Champions League final
- Real Madrid v Atletico Madrid:
- San Siro, Milan
- How to follow:
- Listen live BBC Radio 5 live from 19:45 BST and follow live-text commentary on the BBC Sport website
Atletico Madrid striker Fernando Torres believes Saturday’s Champions League final meeting with Real Madrid is the “most important” game of his life.
The Spaniard, 32, won the trophy with Chelsea in 2012 and has also won the World Cup and European Championships.
But since making his debut in 2001 and returning last year, Torres has never won a major trophy with Atletico.
“This is different, this is special,” said Torres. “It’s what I wanted when I was a kid, more than I dreamed.”
“Without any doubt it’s the most important, special and lovely game of my life,” added Torres, whose Atleti loan deal and contract at parent club AC Milan expire at the end of the season.
“Anything I can do with the club that gave me the chance to start my career, the team I was a fan of since I was five years old, is different to anything else I’ve won.”
Torres, who left the Vicente Calderon to join Liverpool in 2007, missed Atletico’s spell of success from 2010 to 2014 where the club claimed two Europa League wins, the Spanish Cup and the La Liga title in 2014.
He has managed 12 goals for Diego Simeone’s side this term as they finished third in La Liga and booked a place in what is a re-run of the 2014 Champions League final.
Fit and chasing his own record
Real Madrid’s 4-1 extra-time win in Lisbon in 2014 saw Los Blancos sweat on the fitness of Cristiano Ronaldo while their city rivals lost talisman Diego Costa after nine minutes.
There have been doubts over Ronaldo’s fitness again this time around but he has declared himself fit as he chases a third Champions League success.
“Cristiano always appears in the games that matter,” he told reporters. “I’ll be at 100%. On Saturday, I’ll be in better form than I was in Lisbon.”
Ronaldo has scored 16 goals in this season’s Champions League – as many as the entire Atletico Madrid squad – and could break his own record of 17 in a single campaign.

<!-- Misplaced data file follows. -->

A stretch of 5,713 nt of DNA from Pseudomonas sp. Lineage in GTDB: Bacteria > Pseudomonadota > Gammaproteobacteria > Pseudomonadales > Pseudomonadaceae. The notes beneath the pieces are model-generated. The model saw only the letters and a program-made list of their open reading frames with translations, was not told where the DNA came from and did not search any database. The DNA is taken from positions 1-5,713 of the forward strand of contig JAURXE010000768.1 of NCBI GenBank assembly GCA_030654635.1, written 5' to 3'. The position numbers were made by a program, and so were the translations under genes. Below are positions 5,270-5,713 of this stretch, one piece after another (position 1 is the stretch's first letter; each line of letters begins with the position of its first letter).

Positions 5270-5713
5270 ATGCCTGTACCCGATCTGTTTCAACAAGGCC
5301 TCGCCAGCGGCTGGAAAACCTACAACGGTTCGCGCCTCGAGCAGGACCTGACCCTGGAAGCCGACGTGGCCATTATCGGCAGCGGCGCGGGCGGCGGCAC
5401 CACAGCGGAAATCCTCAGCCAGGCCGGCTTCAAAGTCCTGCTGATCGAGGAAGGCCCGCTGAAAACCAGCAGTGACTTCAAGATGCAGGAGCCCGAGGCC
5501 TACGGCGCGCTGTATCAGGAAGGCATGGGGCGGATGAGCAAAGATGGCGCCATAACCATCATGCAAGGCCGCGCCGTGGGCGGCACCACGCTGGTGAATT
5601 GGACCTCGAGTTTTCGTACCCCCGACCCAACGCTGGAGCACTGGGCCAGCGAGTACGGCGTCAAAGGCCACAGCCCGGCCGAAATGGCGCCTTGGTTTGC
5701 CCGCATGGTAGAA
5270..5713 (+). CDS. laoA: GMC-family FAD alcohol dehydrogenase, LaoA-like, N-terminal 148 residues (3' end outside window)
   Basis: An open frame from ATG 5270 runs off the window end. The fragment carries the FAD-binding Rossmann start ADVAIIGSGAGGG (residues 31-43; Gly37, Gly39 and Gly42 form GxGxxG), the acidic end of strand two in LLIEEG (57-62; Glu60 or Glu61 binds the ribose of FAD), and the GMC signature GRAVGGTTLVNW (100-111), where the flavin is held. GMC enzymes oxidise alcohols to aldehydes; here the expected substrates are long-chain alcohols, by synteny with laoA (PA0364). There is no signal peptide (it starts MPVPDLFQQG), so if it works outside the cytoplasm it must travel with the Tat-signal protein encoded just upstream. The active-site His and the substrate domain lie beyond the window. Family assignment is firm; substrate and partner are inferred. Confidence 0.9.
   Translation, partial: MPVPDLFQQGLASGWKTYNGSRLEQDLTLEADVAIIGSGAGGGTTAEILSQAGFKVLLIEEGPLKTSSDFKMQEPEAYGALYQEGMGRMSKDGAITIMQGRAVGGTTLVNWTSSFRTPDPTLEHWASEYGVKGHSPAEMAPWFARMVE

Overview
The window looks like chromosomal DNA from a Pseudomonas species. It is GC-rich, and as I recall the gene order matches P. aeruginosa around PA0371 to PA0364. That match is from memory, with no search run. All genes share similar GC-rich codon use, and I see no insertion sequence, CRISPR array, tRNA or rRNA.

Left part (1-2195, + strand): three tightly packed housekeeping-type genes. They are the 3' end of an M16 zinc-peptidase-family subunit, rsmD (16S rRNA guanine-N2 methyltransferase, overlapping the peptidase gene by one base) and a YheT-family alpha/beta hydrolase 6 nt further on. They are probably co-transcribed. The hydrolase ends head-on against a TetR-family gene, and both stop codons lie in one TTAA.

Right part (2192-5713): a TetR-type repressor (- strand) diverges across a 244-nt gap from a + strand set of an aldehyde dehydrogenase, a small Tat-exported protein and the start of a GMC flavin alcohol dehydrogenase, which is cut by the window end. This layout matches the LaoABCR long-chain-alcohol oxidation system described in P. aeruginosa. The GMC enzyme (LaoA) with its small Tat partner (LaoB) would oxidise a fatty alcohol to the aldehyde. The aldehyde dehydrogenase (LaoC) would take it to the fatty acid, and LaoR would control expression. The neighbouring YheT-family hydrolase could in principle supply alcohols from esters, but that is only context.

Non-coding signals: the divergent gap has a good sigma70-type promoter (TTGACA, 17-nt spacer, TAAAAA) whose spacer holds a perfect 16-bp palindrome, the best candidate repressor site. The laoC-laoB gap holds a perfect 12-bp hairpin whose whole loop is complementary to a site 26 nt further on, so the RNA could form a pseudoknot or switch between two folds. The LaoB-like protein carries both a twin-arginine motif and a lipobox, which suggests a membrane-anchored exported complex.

But despite finishing two points above Atletico in La Liga, Real’s recent record against Simeone’s side boasts just one win in six competitive meetings.
Simeone ‘loves it’
Simeone has dragged Atletico into Europe’s elite since his appointment in 2011.
Los Rojiblancos finished ninth in La Liga in the season before he arrived but have placed fifth, third, first and third on two more occasions since.
Resolute displays to eliminate Barcelona and Bayern Munich in reaching the final drew praise and the stats back up the often well-documented organisation of Simeone’s side.
They have conceded just seven goals in their run to the final and just two in their last nine games of the season.
“It’s down to stability, balance, work, enormous competitiveness, internally and externally,” said Simeone, 46. “That has put us where we are and the only way to keep that going is to keep winning.”
But while they have closed the gap to Real domestically, Saturday’s meeting in Milan’s San Siro will see Atletico chase their first European Cup in a 113-year-history as Zinedine Zidane’s side seek their 11th.
“I love having 113 years of history on my shoulders, I love it,” added Simeone.